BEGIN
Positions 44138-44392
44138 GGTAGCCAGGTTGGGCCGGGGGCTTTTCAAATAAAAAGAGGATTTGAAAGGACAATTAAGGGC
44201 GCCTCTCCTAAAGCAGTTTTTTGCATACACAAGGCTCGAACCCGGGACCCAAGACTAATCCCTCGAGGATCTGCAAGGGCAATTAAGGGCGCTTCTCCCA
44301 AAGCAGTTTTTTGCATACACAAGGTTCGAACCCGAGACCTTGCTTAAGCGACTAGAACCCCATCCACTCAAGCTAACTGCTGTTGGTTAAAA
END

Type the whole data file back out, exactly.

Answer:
Positions 44138-44392
44138 GGTAGCCAGGTTGGGCCGGGGGCTTTTCAAATAAAAAGAGGATTTGAAAGGACAATTAAGGGC
44201 GCCTCTCCTAAAGCAGTTTTTTGCATACACAAGGCTCGAACCCGGGACCCAAGACTAATCCCTCGAGGATCTGCAAGGGCAATTAAGGGCGCTTCTCCCA
44301 AAGCAGTTTTTTGCATACACAAGGTTCGAACCCGAGACCTTGCTTAAGCGACTAGAACCCCATCCACTCAAGCTAACTGCTGTTGGTTAAAA